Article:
‘Murder On The Orient Express’ Review: A Joyous Spectacle With A Stellar Cast

Nothing ruins a relaxing holiday quite like a murder. But when duty calls, Detective Hercule Poirot is on the case in 'Murder on the Orient Express.'

Murder on the Orient Express

Nothing ruins a relaxing holiday quite like a murder. But when duty calls, Detective Hercule Poirot (Kenneth Branagh) is on the case in his never-ending quest to find order in the world. There’s a murderer afoot as a group of individuals are stuck on a snowed-in train, and only this prissy, Charles Dickens-reading detective can solve the mystery.

Director and star Kenneth Branagh did a great job crafting this delightful project for the big screen. With a screenplay from Michael Green, the writer of Blade Runner 2049, Murder on the Orient Express is a luxurious, fun-filled affair designed for people of all ages. Adapted from Agatha Christie’s classic novel, the film serves as a window into the past as a group of apparent strangers congregates for a cross-country trip on the Orient Express in 1934. Full of classical music and beautifully crafted costumes, the movie practically leaps off the screen in a flash of elegant glory. From the film’s opening scene in Jerusalem all the way up to its closing moments, Orient Express is an enjoyable, thought-provoking movie that proves no detail is irrelevant. Everything from Poirot’s excellently crafted mustache down to the dressings on the table scream authenticity and give the movie’s 20th century setting a crisp, believable feeling.

Branagh may have led the cast, but every role in the ensemble was filled by a phenomenal actor. Everyone from Josh Gad to Dame Judi Dench and Willem Dafoe turned in sharp performances and left strong impressions with their minimal screen time. Michelle Pfeifer, still swinging after her amazing work in mother!, turns in an equally captivating performance here as the mystery unfolds for the audience. I have to give a shout out to Olivia Colman, probably best known for starring in Broadchurch, as a standout who deserves more praise and attention from American audiences. The only performance that was hard to accept was Johnny Depp’s take on Edward Ratchett. Depp is a great actor and there was nothing inherently wrong with his performance here, but it never felt like I was watching a character — I was constantly reminded that it was Johnny Depp, an annoying fact that kept pulling me out of the moment whenever he was on screen.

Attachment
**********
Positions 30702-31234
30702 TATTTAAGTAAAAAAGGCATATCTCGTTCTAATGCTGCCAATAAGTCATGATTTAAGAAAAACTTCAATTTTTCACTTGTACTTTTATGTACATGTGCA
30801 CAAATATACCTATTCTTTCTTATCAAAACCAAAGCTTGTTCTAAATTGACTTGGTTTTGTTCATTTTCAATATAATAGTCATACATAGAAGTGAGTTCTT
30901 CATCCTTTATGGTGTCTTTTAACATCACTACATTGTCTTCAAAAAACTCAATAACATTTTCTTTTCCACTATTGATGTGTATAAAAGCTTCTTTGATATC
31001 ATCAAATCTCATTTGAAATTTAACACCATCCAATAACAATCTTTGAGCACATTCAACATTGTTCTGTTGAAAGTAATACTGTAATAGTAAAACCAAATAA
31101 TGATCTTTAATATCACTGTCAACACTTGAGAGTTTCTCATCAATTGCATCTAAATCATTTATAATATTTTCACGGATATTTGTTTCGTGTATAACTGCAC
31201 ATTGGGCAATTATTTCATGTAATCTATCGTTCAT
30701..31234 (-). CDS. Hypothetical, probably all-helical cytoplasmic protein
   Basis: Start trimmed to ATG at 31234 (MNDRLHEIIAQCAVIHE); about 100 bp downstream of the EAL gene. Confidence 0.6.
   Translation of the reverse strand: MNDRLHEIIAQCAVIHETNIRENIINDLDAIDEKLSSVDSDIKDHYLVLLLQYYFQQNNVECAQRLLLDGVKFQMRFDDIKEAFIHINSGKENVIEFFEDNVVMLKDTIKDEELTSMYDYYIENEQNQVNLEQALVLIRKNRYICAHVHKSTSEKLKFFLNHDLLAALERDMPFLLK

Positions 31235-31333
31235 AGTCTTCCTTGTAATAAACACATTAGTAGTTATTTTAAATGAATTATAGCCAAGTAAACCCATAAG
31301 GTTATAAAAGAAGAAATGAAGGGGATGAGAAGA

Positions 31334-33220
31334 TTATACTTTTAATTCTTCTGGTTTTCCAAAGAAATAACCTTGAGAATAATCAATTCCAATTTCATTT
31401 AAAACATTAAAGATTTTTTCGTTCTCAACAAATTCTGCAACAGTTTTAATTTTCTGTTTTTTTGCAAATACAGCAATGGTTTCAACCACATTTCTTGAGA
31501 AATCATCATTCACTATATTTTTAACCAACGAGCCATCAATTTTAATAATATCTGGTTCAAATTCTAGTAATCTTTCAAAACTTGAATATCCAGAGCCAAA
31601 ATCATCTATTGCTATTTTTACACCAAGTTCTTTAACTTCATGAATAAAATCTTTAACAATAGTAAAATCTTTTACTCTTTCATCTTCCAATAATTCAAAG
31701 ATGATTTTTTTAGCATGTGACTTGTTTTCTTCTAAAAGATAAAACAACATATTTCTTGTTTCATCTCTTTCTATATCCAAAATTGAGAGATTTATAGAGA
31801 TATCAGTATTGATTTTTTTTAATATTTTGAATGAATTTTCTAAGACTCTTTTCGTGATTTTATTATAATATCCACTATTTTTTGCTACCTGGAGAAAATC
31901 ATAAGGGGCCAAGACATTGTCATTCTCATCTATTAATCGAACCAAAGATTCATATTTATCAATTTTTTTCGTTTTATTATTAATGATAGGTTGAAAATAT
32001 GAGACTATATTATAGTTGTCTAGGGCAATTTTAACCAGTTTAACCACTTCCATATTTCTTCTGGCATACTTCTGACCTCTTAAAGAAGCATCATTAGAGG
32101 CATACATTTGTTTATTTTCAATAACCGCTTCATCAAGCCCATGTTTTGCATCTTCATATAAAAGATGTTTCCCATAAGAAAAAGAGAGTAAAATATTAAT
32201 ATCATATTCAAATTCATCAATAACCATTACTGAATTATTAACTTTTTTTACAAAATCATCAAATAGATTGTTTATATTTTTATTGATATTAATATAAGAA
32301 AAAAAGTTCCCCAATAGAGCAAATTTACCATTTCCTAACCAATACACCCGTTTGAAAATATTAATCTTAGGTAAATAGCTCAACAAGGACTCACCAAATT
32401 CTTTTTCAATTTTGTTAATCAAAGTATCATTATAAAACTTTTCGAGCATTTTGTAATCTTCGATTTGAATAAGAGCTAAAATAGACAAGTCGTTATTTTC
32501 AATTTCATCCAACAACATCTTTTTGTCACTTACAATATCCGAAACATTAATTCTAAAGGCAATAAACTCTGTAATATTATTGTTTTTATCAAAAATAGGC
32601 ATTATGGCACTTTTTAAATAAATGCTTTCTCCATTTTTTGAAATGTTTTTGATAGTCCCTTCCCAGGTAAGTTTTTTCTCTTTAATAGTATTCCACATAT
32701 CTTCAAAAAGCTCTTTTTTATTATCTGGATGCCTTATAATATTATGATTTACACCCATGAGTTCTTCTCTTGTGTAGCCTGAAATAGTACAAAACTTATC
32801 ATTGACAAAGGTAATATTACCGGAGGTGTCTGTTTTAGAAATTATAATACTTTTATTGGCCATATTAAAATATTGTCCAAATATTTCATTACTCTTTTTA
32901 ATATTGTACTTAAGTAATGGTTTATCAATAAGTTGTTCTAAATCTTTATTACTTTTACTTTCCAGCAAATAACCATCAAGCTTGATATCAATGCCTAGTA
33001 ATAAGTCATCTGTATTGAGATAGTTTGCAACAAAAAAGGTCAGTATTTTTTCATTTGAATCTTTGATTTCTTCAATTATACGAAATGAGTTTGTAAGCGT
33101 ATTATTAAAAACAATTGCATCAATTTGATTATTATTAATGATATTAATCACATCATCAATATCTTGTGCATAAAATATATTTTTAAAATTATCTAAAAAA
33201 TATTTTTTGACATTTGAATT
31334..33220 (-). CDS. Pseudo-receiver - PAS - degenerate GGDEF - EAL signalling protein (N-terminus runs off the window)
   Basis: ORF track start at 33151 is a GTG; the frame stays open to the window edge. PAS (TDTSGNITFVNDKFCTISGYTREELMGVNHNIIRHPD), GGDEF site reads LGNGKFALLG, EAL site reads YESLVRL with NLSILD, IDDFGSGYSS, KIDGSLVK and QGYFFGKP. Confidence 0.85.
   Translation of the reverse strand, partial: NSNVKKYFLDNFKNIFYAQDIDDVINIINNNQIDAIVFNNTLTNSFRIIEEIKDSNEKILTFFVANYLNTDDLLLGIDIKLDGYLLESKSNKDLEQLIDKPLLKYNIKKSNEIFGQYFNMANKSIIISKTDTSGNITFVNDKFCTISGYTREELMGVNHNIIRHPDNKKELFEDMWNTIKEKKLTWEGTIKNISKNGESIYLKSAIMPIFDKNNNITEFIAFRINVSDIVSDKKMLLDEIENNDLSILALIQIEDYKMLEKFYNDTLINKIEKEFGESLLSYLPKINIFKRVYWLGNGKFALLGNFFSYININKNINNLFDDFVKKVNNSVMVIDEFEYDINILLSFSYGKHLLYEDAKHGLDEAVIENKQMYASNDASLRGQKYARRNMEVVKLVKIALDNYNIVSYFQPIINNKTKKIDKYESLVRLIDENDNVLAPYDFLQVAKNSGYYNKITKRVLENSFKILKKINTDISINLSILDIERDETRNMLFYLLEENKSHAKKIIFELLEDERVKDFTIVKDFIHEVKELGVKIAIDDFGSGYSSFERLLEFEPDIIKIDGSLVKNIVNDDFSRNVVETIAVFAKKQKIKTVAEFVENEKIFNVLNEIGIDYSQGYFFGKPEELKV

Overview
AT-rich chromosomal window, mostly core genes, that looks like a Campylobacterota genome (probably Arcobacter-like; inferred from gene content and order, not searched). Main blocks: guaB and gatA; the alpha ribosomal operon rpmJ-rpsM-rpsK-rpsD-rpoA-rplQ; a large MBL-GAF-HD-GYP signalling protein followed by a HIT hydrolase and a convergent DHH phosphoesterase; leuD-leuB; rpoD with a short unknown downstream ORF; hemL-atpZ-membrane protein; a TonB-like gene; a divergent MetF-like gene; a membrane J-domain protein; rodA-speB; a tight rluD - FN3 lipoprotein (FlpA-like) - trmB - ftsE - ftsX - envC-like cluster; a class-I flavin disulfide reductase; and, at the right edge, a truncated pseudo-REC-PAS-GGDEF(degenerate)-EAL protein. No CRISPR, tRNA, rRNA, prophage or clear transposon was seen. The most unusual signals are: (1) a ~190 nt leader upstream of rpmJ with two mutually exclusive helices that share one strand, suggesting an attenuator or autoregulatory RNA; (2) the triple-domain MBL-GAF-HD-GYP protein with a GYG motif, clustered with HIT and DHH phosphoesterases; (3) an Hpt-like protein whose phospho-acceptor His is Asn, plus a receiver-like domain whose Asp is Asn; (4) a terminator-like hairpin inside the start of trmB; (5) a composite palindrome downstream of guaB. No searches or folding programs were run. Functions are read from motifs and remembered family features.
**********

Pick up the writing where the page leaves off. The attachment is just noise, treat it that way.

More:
Branagh has proved himself a crafty director over the years capable of tackling everything from the emotional complexities of Hamlet to the bombastic world of Thor. He may have a great eye, but without his long-time collaborator Haris Zambarloukos working as Director of Photography, Murder on the Orient Express wouldn’t have looked nearly as beautiful. The film was full of some breathtaking camera work, including a five-minute Steadicam shot towards the end that gave the claustrophobic movie an energetic feel. To get around the cramped conditions of the Orient Express, the movie is full of tight camera choreography that shifts back-and-forth between swooping crane movements and bird’s eye views of characters in their cramped quarters. More often than not the camera moves with each character as they pace back-and-forth or walk around, making the camera feel like another individual taking in all the action.

While the film is an ensemble piece, the focus is put squarely on Branagh’s Poirot. There may be an enticing mystery propelling the story forward, but the main character undergoes a personal transformation throughout the movie directly related to his work. His steadfast belief that “there is right, and there is wrong, and there is nothing in between,” slowly melts away as he is faced with an increasingly gray situation that questions his moral code.

For long-time, potentially nitpicky fans of Agatha Christie’s original novel and its peculiar detective, there may be a few problems but nothing close to a deal breaker. The action scenes, if you can really even call them that, are a bit out of place for a character who prefers sitting in his chair to chasing down the perp. It was clear the team wanted to infuse a little bit of the Guy Ritchie Sherlock Holmes style, but it never feels nearly as over-the-top as that series. Anyone who wants to watch a juicy mystery unfold in front of their face in a lavish style will get a kick out of this modern twist on an old classic. Full of intrigue and genuine laughs, Murder on the Orient Express is the perfect movie to catch with your family around the holidays.

Score: 7.5/10